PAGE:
Saturday, August 17, 2013

The Short Stories of F. Scott Fitzgerald

For decades the books I have read have been non-fiction only. Usually stuck in genres like True Crime, World War II, American Civil War, Native American History and non-fiction books about events in modern times, usually written by Bob Woodward, covering subjects like Watergate and the Bush Wars.

I have also read many auto-biographies. Ulysses S. Grant's auto-biography is likely the best I've read.

A couple months ago I read a book that compiled letters between F. Scott Fitzgerald and Ernest Hemingway. Reading these letters and the interpretive commentary that explained their context was intriguing.

Being intrigued led me to reading fiction for the first time in a really long time.

First I read Fitzgerald's first novel, This Side of Paradise. Followed by Hemingway's For Whom the Bell Tolls.

During my school years I read Fitzgerald and Hemingway. Almost every school boy in America, post World War II, has been required to read Fitzgerald's The Great Gatsby. The Hemingway novel I recollect being a reading assignment in high school was The Old Man and the Sea.

That these two, Hemingway and Fitzgerald were friends, albeit a turbulent friendship, is surprising, given that they were so different. Hemingway, in his writing, and in person, being such a manly man. Whilst Fitzgerald seems to be constantly working on getting in touch with his feminine side, as the modern vernacular describes a guy with a very sensitive self.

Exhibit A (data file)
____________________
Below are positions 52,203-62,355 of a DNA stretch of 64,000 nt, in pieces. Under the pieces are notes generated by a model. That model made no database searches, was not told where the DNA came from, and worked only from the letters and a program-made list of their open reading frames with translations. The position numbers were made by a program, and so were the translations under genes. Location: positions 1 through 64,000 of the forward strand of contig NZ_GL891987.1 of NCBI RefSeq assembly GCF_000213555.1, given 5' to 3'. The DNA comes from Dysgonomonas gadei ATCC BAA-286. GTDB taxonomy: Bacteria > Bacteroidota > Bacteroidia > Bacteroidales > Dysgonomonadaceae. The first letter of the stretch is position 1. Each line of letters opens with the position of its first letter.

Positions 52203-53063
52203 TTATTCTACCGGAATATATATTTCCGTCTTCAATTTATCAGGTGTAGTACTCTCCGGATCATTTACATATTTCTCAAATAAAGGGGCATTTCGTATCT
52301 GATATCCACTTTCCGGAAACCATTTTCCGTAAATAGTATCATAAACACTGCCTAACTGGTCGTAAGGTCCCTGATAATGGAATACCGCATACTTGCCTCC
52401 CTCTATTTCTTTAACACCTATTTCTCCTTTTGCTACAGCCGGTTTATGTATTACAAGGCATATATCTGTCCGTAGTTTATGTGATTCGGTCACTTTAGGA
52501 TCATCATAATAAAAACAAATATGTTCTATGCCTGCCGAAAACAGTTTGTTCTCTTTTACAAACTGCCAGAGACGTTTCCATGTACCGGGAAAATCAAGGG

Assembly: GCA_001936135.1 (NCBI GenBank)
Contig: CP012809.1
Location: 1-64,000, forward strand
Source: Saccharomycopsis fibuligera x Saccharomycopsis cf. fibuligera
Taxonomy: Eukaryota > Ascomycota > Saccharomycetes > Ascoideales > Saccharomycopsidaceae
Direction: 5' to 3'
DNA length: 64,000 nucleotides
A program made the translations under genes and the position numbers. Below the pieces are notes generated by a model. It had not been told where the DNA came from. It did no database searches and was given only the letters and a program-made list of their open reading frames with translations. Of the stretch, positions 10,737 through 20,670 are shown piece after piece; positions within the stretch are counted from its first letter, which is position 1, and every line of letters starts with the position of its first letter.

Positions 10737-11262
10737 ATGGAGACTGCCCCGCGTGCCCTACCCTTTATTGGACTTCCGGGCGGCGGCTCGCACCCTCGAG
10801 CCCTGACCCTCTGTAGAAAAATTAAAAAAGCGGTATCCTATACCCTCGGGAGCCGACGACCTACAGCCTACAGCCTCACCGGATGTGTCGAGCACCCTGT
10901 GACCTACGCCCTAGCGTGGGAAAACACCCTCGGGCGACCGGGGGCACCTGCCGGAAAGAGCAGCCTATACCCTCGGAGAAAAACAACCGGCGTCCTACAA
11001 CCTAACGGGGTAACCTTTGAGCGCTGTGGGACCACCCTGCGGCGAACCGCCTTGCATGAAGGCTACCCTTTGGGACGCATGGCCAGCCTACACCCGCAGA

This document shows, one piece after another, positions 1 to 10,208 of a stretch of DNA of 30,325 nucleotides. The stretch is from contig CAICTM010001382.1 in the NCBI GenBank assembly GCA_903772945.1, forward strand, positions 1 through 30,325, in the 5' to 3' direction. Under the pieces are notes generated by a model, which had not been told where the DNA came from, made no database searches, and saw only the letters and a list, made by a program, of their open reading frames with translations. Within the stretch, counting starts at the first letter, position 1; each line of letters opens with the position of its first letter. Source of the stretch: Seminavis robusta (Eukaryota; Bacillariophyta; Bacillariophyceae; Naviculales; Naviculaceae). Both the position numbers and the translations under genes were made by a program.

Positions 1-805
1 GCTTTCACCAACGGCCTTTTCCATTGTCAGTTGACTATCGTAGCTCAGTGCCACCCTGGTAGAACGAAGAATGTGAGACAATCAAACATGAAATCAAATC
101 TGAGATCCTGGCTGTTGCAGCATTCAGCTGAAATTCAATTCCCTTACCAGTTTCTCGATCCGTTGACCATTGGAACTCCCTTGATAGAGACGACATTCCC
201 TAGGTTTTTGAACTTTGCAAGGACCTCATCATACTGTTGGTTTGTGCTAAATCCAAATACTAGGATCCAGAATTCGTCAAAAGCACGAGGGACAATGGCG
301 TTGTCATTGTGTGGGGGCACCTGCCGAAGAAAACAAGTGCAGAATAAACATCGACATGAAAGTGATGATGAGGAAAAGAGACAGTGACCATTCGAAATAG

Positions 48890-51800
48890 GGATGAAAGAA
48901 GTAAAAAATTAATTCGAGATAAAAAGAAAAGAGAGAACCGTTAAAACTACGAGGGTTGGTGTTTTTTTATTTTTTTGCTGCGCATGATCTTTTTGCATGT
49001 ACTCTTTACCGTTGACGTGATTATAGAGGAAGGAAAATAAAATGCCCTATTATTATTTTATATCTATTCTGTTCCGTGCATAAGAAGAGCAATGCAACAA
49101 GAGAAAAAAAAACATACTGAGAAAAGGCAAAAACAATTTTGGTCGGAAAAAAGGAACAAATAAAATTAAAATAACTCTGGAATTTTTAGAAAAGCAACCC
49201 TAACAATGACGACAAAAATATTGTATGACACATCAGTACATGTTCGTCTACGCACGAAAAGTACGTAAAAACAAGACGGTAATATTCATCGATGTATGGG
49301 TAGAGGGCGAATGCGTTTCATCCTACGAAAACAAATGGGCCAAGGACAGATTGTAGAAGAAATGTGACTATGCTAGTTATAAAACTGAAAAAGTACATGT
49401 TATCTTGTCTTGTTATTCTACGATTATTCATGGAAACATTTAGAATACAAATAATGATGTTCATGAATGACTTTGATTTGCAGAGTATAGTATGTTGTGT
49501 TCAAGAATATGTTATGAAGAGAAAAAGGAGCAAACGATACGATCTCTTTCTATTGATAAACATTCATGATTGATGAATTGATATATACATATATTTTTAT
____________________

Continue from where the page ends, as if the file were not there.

Yesterday I finished the Fitzgerald book whose cover you see above, that being The Short Stories of F. Scott Fitzgerald: A New Collection.

I figured I would likely bail on reading these short stories after a story or two.

Instead of bailing, I read every one of the 775 small print pages that it took to tell 43 short stories.

Fitzgerald was prolific with the short stories. He wrote many more than the 43 I read. He was the highest paid short story writer in America during his time. While he was alive his fame came from the short stories, not his novels. The Great Gatsby was pretty much a dud while Fitzgerald was alive.

F. Scott Fitzgerald was born in 1896. His first novel, This Side of Paradise was published in 1920, when he was only 24. While he was alive, none of his novels reached the level of popular success that his writing achieved well after his death, at 44, in 1940.

F. Scott Fitzgerald died thinking himself a failure, thinking he'd never reached the literary success he dreamed of when he was young. He died in Hollywood, working on movie scripts, with his last novel unfinished, that being The Last Tycoon, based on the life of Hollywood legend, Irving Thalberg.

The tragedy of F. Scott Fitzgerald's own life is mirrored, over and over again, in his short stories. I think any thinking person would find parts of their own life mirrored in the short stories of F. Scott Fitzgerald.

I am also thinking that someone in Hollywood should be thinking about the idea of turning the short stories of F. Scott Fitzgerald in to an anthology type TV series. Some weeks an episode could have two or even three of the short stories. Others of the short stories might span several weeks.

And tell the story the way Fitzgerald wrote it, not a bastardized version like what was done to his Curious Case of Benjamin Button. There are several of Fitzgerald's short stories I'd like to see in movie form. The Diamond as Big as the Ritz comes to mind. As does More Than Just a House. That one is a timely tale, applicable to our modern times.

Tomorrow I start in on The Complete Short Stories of Ernest Hemingway. I hope to be as impressed as I am by F. Scott Fitzgerald's short stories.....

1 comment:

Anonymous said...

You know...Phyllis Diller's autobiography is very good...I think you would like it.